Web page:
Facial Recognition Technology Raising Privacy Concerns
|Written by Gene Quinn
Patent Attorney & Founder of IPWatchdog
Zies, Widerman & Malek
Follow Gene on Twitter @IPWatchdog
Posted: Dec 28, 2011 @ 6:27 pm
The Federal Trade Commission is seeking public comments on the issues raised at a recent FTC workshop exploring facial recognition technology and the privacy and security implications raised by its increasing use. The December 8, 2011, public workshop, “Face Facts: A Forum on Facial Recognition Technology,” focused on the current and future commercial applications of facial detection and recognition technologies, and discussed current uses of these technologies, possible future uses and benefits. Now the focus shifts to the potential harms, namely the numerous potential privacy and security concerns.
Facial detection and recognition technologies have been adopted in a variety of new contexts, ranging from online social networks to automobiles to Automatic Teller Machines and must more. Indeed, there are a variety of facial recognition innovations already patented and many with patent pending status. A search of the United States Patent and Trademark Office database for the term “facial recognition” within the Abstract of an issued patent or published patent application returns 181 results.
As I read through the patents and patent applications discussed below, and the many more I did not include, I started to wonder whether anyone has any reasonable expectation of privacy at all any more. I am a big fan of the CBS drama Person of Interest, and the surveillance system from that show that ferrets out dangerous on both macro and micro levels doesn’t seem quite so far fetched. I suppose that is why the FTC is seeking comments on facial recognition technologies and the government is attempting to get its hands around the enormous issues and promulgate some rules or guidelines.
Without trying to be exhaustive, here is a sampling of some of the facial recognition technologies the United States Patent and Trademark Office has seen to date. The breadth and scope of applications will likely take those who cherish personal privacy by surprise.
1. Facial based image organization and retrieval method
U.S. Patent No. 7,916,976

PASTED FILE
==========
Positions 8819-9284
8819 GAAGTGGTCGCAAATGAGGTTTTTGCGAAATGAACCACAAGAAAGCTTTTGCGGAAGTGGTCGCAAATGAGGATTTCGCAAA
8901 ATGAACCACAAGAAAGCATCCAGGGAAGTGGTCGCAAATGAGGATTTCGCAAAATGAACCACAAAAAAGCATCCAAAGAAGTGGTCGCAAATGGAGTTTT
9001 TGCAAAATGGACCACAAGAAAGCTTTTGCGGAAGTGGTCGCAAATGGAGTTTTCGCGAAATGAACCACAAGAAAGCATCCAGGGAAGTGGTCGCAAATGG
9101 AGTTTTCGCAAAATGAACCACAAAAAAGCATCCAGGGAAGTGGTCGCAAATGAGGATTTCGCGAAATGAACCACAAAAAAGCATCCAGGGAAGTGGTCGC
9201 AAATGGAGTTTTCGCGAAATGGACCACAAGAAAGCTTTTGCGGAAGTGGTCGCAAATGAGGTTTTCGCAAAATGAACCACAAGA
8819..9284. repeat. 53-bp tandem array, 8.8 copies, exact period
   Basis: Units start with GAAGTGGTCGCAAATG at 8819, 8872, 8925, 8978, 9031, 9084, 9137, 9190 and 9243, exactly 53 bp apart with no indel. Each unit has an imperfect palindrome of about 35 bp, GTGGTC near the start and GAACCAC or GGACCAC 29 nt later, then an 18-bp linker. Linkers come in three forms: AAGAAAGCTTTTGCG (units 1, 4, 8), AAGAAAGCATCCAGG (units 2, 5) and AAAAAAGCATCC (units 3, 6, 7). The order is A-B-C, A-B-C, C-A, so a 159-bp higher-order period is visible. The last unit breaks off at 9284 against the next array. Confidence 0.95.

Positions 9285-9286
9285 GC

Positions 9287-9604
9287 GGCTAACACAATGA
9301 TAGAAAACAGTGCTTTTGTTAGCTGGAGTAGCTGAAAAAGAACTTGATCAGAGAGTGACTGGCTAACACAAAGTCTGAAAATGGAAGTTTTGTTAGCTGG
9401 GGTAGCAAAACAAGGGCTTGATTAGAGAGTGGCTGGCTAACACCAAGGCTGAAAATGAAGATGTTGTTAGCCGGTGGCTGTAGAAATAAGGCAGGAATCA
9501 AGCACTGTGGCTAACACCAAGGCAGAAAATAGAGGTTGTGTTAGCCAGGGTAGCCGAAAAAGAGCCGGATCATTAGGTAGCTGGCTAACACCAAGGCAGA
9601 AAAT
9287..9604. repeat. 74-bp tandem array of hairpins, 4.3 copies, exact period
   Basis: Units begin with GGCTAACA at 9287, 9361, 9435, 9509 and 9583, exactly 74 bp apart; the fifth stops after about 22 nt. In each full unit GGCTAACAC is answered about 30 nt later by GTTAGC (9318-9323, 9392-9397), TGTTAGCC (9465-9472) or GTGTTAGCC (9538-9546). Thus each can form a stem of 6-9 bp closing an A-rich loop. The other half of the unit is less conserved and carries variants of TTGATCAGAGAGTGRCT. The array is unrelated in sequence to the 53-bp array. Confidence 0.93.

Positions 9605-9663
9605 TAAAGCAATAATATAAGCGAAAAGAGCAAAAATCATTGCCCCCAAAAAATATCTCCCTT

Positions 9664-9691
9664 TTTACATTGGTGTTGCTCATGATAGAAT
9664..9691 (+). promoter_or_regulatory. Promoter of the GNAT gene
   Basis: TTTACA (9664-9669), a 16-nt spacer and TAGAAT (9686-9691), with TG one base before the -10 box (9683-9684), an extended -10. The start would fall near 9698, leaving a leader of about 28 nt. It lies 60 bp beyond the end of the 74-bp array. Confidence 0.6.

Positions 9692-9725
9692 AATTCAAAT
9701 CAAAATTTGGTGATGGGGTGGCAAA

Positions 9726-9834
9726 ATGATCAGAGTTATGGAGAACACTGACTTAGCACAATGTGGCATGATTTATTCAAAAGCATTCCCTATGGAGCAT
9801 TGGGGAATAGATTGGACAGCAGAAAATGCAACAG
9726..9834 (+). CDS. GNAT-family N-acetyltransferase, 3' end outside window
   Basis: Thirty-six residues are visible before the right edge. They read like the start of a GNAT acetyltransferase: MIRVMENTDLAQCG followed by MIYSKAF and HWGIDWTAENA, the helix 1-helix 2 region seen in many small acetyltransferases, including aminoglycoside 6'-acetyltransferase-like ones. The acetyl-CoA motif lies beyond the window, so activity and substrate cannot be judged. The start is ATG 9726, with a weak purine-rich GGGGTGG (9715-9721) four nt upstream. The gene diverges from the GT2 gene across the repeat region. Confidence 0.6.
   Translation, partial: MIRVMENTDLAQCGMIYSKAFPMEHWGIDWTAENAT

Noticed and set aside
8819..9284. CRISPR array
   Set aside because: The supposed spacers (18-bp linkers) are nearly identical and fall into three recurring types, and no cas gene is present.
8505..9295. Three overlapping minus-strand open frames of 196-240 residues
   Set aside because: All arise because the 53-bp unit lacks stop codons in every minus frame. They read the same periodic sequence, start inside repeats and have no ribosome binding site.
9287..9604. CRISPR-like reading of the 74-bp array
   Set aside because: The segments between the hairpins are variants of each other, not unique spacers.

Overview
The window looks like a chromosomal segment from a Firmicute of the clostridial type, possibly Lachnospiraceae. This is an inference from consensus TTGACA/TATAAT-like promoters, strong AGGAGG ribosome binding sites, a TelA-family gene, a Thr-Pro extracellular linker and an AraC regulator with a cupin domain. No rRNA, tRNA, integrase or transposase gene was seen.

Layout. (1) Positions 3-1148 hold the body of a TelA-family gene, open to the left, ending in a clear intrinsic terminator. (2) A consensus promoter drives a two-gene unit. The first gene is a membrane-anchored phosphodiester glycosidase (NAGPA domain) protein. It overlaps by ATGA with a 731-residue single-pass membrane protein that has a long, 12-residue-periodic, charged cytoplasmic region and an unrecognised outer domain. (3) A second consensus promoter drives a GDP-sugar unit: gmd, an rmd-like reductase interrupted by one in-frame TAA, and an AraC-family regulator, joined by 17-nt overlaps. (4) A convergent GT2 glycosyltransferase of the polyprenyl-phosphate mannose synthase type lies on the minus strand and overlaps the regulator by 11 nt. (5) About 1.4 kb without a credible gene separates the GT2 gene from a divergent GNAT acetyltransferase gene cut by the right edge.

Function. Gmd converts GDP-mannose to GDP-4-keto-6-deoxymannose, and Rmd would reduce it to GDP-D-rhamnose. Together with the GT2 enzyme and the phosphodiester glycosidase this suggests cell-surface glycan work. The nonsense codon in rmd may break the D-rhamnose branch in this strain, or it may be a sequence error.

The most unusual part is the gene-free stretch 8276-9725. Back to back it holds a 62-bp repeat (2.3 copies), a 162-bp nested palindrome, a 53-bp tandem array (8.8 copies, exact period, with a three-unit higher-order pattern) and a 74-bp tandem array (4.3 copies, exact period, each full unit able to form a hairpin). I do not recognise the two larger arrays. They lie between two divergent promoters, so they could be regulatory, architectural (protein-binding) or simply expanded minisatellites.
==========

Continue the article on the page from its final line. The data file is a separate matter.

This invention relates to a system and set of processes for organizing image collections. The system detects individuals in each image uploaded into the system using facial recognition or similar methods. The user and viewers of the images may then view dynamic albums based on the interrelationships of individuals in images. Users and viewers may browse all images with an individual or see albums of images with two selected individuals or similar combinations based on the relationships between users.
This innovation seems similar to what Facebook now offers, which when implemented caught me by surprise and seemed a little too intrusive for my liking.
2. Event matching in social networks
U.S. Patent Application No. 20110211737
This Microsoft patent application relates to an innovation where images from two image databases may be correlated based on identifying a common event, which may be determined by image metadata as well as image content. The image metadata can include timestamps, geotagging metadata, or other tags, as well as input from a social network application in some embodiments. The image content may also include analysis to find common persons based on facial recognition or color histograms, common background components, or other common features. The common event may be used to identify images that may be shared among the participants of the event by a social network application, as well as other purposes.
It is no doubt it is the “as well as other purposes” that will give privacy advocates pause. Like so many of these technologies on this list and within the walls of the USPTO you can understand why this would be useful, even desirable, for those who create or assemble content online.
3. Facial Recognition in groups
U.S. Patent Application No. 20070174272
This IBM patent application relates to a system for group facial recognition that includes a target extractor for extracting target images from a scene image; a target image classifier for comparing a target image to a database of known identities and allocating classification scores for identities; a relationship database providing relationship scores between known identities; and means for applying the relationship scores to the classification scores to improve classification of a target image.
The usefulness of this type of invention is almost certainly obviously apparent. For among other things it would be wonderful for law enforcement to be able to rely on high speed facial recognition technology to scan a group to identify whether known terrorists are present. Of course, there are any number of potential uses that should scare the pants right off you! Can you imagine a technology like this falling into the hands of a totalitarian regime?
4. Facial-recognition vehicle security system
U.S. Patent No. 7,602,947
This patent relates to a movable-vehicle security system that includes facial-recognition technology. The invention relies upon a scanner, such as a infrared camera, directed at the face of a person in the driver’s seat. The scanner produces output control signals that are applied to enable or disable operation of the vehicle, with or without a key. In one particular embodiment, the system includes a camera mounted below the roof and inside the rear window, directed at the rear-view mirror, and coupled to a facial-recognition computer, which in turn is coupled to an enabling element for the vehicle, such as a starter motor.
This type of innovation, which deals with security and enabling a vehicle only for the intended driver, seems less objectionable, at least at first. But the thought of having a camera on focusing on you in your car could be a little unnerving to some, perhaps many. Also, would the bank that lent you money to purchase the car be able to turn off your access to the car for failure to make a payment? These and other questions will need to be answered as facial recognition technology continues to proliferate.